Insight into deformation adjacent to the San Andreas Fault on the Carrizo Plain, CA:  a field study of Study Lake

Collaborators: Dr. Ramon Arrowsmith (ASU) and Dr. Dallas Rhodes (Humboldt State University)

July 2014

Project Summary: Numerous blind thrust faults trend parallel to the SAF but often only appear at the surface as anticlines. Earthquakes along the SAF, including those along blind thrusts, pose a significant hazard to the population of California. In the past 50 years, displacements along blind thrusts have dominated destructive California earthquakes (1982 New Idria, 1983 Coalinga, 1985 Kettleman Hills, and 1997 Whittier Narrows). Blind thrust faults are hazardous because their subdued surficial expressions make their geometry, seismic history, and potential earthquake magnitude difficult to assess. Investigations of surficial deformation at blind thrust faults are therefore necessary in order to understand the geometry and seismic potential of the faults below. Soda Lake, located in the Carrizo Plain, CA, is an ideal place to study deformation due to blind thrust faulting. The Carrizo Plain is bounded by the San Andreas Fault (SAF) to the east and by the Big Spring thrust fault (BSF) to the west. The abandoned lake floor of Soda Lake is tilted southwest away from the SAF. I hypothesize that tilting of these lake deposits is associated with the activity of a blind thrust (related to the BSF), which is propogating under the Carrizo Plain.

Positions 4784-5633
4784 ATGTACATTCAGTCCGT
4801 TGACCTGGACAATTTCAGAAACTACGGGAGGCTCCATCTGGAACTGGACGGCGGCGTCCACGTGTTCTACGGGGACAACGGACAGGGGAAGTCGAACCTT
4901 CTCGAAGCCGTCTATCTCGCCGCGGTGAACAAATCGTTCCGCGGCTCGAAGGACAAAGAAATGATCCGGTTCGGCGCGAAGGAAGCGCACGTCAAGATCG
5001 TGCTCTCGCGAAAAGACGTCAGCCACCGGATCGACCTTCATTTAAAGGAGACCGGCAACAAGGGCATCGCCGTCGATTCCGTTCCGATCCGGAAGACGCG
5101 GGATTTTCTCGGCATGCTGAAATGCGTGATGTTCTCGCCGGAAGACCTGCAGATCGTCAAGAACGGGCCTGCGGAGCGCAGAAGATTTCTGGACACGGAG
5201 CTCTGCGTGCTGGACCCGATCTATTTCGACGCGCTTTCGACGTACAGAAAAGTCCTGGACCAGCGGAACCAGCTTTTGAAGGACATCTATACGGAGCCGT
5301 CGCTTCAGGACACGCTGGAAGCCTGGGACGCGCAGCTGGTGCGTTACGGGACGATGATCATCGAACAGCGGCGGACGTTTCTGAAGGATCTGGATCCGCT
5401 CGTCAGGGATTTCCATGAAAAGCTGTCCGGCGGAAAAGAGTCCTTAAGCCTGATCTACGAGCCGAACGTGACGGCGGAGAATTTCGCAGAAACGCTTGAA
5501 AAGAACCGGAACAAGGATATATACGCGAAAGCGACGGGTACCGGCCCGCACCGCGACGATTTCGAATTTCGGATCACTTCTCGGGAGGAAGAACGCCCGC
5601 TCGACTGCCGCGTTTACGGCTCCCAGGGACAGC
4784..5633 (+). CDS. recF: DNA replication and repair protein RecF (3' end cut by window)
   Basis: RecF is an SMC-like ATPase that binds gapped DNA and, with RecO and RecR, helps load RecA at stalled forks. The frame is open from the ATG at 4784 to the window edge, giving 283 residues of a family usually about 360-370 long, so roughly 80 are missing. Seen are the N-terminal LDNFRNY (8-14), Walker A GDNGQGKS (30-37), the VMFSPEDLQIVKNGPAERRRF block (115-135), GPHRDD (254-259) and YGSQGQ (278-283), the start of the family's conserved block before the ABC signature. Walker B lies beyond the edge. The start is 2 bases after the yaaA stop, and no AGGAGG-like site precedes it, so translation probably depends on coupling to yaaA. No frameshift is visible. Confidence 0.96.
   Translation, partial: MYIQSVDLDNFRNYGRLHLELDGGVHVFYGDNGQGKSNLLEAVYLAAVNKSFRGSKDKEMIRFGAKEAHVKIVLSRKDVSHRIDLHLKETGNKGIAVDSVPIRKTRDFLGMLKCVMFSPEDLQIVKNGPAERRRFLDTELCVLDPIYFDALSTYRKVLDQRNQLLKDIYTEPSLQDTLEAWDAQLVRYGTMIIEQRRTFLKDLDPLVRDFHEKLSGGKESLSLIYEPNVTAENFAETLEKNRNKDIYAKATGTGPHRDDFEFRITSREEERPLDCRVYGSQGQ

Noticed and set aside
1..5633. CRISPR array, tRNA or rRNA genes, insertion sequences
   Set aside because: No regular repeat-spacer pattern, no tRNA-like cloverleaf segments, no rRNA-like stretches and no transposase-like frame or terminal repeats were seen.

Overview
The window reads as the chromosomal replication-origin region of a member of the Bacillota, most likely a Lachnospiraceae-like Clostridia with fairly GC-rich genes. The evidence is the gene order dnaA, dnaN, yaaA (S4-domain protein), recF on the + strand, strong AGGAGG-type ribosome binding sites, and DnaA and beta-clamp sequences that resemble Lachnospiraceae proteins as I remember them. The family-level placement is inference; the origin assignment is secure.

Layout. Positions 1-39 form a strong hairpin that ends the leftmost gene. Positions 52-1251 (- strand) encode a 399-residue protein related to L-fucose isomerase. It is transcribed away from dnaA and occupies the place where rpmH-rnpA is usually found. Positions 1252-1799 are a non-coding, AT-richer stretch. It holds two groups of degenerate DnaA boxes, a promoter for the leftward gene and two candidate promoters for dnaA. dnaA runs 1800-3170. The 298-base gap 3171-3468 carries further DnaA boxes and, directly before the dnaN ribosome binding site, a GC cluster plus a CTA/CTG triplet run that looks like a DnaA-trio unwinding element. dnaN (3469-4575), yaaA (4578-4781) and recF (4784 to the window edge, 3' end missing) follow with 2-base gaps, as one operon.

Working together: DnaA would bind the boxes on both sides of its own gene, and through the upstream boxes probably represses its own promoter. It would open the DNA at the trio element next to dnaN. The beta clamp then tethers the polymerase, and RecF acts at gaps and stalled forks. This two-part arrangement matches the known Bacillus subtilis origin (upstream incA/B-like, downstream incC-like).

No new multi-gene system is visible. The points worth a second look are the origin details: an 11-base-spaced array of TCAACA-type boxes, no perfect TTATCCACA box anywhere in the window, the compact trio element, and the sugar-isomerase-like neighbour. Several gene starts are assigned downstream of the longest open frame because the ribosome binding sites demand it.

As part of my candidacy comprehensive exams, I completed field work in the summer of 2014 to assess the magnitude and geometry of tilting at Soda Lake in order to assess the geometry of the structure below. I conducted detailed geomorphic transects of Soda Lake and produced high-resolution, 3-D models of the area using Structure from Motion (photogrammetry).  Using field observations, I created geomorphic maps and a proposed geomorphic evolution of Soda Lake. Differential GPS data revealed that lake deposits at Soda Lake dip to the Southwest ~0.422 m/km. Differential GPS data and Structure from Motion imaging remained too dispersed, however, to say anything more substantial about the underlying structure. The Bureau of Land Management has committed to acquiring a full set of images of Soda Lake in order to create a complete DEM using Structure from Motion. For more information about the current status of that data set, please contact Dr. Ramon Arrowsmith (Professor, Arizona State University, School of Earth and Space Exploration).


All images and text on this site © 2016 Kate Leary